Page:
Ancient Monuments

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Bowl barrow 140m south east of Rugger's Green Barn

A Scheduled Monument in Nailsworth, Gloucestershire

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Coordinates

Latitude: 51.6846 / 51°41'4"N

Longitude: -2.2106 / 2°12'38"W

OS Eastings: 385539.141502

OS Northings: 198446.464132

OS Grid: ST855984

Mapcode National: GBR 1NB.CYB

Mapcode Global: VH954.MXQG

Entry Name: Bowl barrow 140m south east of Rugger's Green Barn

Scheduled Date: 7 February 1949

Last Amended: 13 October 1999

Source: Historic England

Source ID: 1017071

English Heritage Legacy ID: 32373

County: Gloucestershire

Civil Parish: Nailsworth

Traditional County: Gloucestershire

Lieutenancy Area (Ceremonial County): Gloucestershire

Church of England Parish: Nailsworth St George

Church of England Diocese: Gloucester

Details

The monument includes a bowl barrow located just below the crest of an east
facing hill in the Cotswolds. The barrow mound measures 30m in diameter and is
0.4m high. Surrounding the mound is a ditch from which material was excavated
during the construction of the barrow. The ditch is no longer visible at
ground level, having become infilled over the years, but survives as a buried
feature about 3m wide.

MAP EXTRACT
The site of the monument is shown on the attached map extract.
It includes a 2 metre boundary around the archaeological features,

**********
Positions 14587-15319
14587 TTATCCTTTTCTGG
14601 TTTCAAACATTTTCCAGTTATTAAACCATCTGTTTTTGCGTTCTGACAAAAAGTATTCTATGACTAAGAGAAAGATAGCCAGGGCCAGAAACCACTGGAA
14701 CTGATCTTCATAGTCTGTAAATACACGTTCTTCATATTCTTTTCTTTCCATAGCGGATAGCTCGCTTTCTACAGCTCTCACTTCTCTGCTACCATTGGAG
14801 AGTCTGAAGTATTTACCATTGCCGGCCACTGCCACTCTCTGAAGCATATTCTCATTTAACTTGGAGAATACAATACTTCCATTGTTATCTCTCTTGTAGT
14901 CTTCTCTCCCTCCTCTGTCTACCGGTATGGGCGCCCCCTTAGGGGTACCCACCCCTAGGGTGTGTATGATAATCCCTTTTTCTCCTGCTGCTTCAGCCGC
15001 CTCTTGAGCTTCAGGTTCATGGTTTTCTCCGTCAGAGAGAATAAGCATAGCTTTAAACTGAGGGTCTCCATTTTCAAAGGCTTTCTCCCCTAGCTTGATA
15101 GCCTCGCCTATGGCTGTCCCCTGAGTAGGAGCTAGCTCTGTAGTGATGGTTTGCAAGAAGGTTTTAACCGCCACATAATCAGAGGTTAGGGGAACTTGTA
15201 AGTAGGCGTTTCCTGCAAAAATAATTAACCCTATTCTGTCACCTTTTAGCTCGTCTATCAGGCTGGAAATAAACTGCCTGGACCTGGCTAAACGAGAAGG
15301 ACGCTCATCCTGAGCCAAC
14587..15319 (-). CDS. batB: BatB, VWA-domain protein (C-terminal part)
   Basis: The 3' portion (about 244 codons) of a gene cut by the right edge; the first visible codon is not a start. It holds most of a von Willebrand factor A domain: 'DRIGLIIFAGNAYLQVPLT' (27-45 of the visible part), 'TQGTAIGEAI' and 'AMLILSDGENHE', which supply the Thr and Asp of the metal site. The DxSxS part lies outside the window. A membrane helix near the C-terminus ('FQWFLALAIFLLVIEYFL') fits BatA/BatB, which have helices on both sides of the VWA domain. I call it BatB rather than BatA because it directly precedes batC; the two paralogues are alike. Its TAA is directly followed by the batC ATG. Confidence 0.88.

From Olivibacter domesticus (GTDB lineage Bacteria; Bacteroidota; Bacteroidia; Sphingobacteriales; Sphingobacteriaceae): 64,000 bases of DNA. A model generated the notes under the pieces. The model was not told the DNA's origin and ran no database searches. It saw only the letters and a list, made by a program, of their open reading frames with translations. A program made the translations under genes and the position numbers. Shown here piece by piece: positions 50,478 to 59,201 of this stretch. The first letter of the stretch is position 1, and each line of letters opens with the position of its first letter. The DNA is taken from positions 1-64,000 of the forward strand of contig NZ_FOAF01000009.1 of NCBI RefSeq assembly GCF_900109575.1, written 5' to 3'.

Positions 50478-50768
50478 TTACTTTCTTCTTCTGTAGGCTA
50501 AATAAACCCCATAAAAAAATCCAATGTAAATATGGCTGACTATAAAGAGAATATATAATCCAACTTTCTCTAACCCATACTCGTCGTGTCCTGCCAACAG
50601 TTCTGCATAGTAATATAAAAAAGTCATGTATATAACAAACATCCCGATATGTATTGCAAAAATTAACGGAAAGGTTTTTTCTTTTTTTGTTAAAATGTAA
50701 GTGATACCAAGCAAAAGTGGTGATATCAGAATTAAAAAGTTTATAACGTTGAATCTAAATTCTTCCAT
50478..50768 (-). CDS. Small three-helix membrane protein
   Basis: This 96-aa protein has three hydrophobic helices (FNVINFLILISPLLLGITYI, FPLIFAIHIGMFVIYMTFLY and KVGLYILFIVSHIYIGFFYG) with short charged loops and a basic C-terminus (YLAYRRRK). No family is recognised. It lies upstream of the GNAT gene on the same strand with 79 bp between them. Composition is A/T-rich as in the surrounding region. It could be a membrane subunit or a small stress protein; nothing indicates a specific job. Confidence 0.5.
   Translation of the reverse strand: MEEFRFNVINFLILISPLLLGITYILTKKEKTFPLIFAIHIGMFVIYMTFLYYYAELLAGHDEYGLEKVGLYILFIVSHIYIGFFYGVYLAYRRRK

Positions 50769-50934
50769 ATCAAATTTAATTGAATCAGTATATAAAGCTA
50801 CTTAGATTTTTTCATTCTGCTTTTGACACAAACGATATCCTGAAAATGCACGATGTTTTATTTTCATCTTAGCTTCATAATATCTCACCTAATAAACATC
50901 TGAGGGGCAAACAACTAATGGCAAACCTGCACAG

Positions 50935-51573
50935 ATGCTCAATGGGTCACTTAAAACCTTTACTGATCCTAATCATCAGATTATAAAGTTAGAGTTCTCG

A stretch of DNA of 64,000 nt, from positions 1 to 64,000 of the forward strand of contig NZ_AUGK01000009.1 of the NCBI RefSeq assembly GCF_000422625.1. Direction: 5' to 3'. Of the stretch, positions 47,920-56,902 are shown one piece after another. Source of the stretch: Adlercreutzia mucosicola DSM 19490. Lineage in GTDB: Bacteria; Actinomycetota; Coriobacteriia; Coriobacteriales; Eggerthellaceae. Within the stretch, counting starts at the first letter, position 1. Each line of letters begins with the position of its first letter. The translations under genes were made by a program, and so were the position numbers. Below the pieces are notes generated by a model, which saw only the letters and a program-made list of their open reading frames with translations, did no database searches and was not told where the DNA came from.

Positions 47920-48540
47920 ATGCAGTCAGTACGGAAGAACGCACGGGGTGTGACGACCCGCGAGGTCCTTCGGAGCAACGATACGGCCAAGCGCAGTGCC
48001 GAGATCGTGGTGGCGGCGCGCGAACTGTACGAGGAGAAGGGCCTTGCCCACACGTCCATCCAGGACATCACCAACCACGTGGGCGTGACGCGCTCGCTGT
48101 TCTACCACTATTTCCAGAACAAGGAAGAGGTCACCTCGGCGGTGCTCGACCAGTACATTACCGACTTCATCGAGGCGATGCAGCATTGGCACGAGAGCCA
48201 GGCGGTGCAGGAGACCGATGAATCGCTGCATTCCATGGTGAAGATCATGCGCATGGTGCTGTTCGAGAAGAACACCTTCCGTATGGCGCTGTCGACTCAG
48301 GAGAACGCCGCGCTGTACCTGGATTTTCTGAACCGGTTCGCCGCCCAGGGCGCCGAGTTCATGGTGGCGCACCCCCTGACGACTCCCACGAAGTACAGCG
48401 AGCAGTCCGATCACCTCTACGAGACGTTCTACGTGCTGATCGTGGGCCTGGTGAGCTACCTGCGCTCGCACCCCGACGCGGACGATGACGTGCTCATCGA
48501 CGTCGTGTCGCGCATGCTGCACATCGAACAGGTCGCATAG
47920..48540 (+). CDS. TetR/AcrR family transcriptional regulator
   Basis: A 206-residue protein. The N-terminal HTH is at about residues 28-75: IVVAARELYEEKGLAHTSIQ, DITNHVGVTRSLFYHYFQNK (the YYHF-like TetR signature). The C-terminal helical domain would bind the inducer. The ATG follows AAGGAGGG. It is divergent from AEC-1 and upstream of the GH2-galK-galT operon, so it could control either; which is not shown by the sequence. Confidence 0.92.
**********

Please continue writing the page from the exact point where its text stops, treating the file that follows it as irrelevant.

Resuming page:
considered to be essential for the monument's support and preservation.

Source: Historic England

Reasons for Scheduling

Bowl barrows, the most numerous form of round barrow, are funerary monuments
dating from the Late Neolithic period to the Late Bronze Age, with most
examples belonging to the period 2400-1500 BC. They were constructed as
earthen or rubble mounds, sometimes ditched, which covered single or multiple
burials. They occur either in isolation or grouped as cemeteries and often
acted as a focus for burials in later periods. Often superficially similar,
although differing widely in size, they exhibit regional variations in form
and a diversity of burial practices. There are over 10,000 surviving bowl
barrows recorded nationally (many more have already been destroyed), occurring
across most of lowland Britain. Often occupying prominent locations, they are
a major historic element in the modern landscape and their considerable
variation of form and longevity as a monument type provide important
information on the diversity of beliefs and social organisations amongst early
prehistoric communities. They are particularly representative of their period
and a substantial proportion of surviving examples are considered worthy of
protection.

The bowl barrow 140m south east of Rugger's Green Barn survives well and is
largely undisturbed despite being reduced by ploughing in the past. The mound
will contain evidence for primary and secondary burials, along with grave
goods, which will provide information about prehistoric funerary practices and
about the size of the local community at that time. The barrow mound will also
preserve environmental information in the buried original ground surface,
predating the construction of the barrow and giving an insight into the
landscape in which the monument was set. In addition the mound and its
surrounding ditch will contain environmental evidence in the form of organic
remains, which will relate both to the barrow and the wider landscape.

Source: Historic England

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